An IDE for developing cross-platform graphical C++ applications using the Qt Framework. A screenshot of the main window can be seen below. All the expected features of an IDE can be found in Qt Creator including, but not restricted to, auto-completion, code-wrapping, class browser, etc. The big advantage of using Qt Creator over another IDE or text editor when working on a Qt project is the built-in GUI editor, Qt Designer, that can be used to rapidly produce UIs in a fraction of the time it would take to type the code by hand. Qt Creator also includes support for various version control systems, including Git.
Qt Designer come both as a stand-alone editor and build into Qt Creator. GUI design with Qt Designer is done simply by dragging and dropping the UI element from the right-hand column onto the canvas in the middle, and the left-hand column contains the properties of each object. In the screenshot below, I have dragged a few buttons onto the canvas for illustrative purposes.
There are a few other official Qt applications that can be used when building Qt applications, either with or without Qt
Creator. Qt Linguist is a tool for easily translation Qt applications into other languages. When writing the source code in Qt creator, the programmer would write a user-facing string of text like so
tr ("My String")
This marks the text as requiring translation. (NB: it is good practice to include these markers even if you don't intend to translate it yourself). Qt Linguist would then look for these markers and present a UI, similar to Launchpad's translation tools, where the translator can enter the translated string for each language into a text entry field and call the string translated. A screenshot of Qt Linguist being used to translate an application into Polish can be seen below.
Finally, there is Qt Assistant, which contains all the documentation and reference material required to get the most out of the Qt application suite. If you're ever used Devhelp, from the Ubuntu Software Centre and where all the documentation for developing on Ubuntu can be found, then you'll already know what to expect from this. If you need to know what a particular class does, just search for it's name in Qt Assistant and you'll be taken straight to the reference page. If you want to know more about using any of the above Qt applications, user manuals for all of them can be found in here. All the documentation is stored locally so Qt Assistant can be used without an internet connection.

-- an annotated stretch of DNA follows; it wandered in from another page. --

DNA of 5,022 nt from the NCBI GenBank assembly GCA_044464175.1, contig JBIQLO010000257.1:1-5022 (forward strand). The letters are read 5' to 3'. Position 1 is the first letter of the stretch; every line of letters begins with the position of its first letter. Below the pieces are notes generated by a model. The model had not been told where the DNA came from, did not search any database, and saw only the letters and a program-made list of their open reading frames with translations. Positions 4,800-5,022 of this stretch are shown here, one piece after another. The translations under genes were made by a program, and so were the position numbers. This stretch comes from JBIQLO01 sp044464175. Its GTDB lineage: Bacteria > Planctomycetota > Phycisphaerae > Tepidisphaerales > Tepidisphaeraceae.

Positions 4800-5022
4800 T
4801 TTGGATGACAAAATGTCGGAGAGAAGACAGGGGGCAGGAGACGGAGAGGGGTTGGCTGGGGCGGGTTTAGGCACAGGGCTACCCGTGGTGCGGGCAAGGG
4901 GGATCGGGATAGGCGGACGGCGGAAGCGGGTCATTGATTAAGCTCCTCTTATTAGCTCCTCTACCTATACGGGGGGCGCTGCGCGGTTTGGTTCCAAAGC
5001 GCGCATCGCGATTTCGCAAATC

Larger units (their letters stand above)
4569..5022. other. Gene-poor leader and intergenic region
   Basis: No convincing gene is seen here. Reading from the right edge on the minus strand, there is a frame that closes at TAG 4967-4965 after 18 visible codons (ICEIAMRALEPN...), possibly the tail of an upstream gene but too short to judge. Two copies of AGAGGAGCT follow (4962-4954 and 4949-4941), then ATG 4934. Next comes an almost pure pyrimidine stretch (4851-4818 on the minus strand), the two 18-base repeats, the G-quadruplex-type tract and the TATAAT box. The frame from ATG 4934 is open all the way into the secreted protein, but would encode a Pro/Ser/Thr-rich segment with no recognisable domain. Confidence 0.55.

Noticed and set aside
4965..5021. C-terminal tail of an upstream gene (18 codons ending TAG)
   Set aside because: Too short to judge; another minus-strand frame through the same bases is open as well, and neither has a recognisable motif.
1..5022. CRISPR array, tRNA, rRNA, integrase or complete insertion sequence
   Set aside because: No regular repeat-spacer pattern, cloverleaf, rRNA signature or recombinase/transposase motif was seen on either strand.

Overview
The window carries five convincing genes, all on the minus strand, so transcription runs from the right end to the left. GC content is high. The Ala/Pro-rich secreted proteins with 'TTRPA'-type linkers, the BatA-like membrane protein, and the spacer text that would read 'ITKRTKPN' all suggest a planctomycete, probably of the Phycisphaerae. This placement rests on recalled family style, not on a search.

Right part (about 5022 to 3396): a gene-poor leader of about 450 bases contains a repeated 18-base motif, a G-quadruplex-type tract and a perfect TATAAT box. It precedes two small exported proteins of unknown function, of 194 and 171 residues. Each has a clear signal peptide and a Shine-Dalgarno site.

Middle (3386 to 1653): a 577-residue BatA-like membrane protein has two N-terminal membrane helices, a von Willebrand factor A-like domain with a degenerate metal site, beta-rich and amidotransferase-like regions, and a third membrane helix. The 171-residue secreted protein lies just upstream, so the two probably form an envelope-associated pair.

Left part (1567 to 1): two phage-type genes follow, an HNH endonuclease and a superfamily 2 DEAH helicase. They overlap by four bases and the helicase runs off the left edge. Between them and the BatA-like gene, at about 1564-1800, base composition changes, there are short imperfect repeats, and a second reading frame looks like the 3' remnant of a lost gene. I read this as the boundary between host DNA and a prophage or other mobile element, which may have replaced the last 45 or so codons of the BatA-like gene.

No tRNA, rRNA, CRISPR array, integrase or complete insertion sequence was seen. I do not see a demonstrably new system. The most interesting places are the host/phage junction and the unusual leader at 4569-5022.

As with any language, framework or toolset, it is entirely possible to develop using the provided libraries without using a specialised development environment, such as those mentioned above. It's also possible to buy your own milking cow and head out with a bucket every morning at 6am, rather than heading down to the store and buying a carton that will last a week. A developer's time is a precious resource - use it wisely by using the right tools for the right job. These tools are developed by Nokia, the developers of the Qt Framework and are, as such, the best possible tools for developing Qt applications (actually, they may be the only tools).
If you want to develop a Qt application, go into the Ubuntu Software Centre, search for 'qt', and download everything with the little green Qt logo next to it.
More information on Qt can be found at the Qt Developer Centre, while more information on the tools themselves can be found here.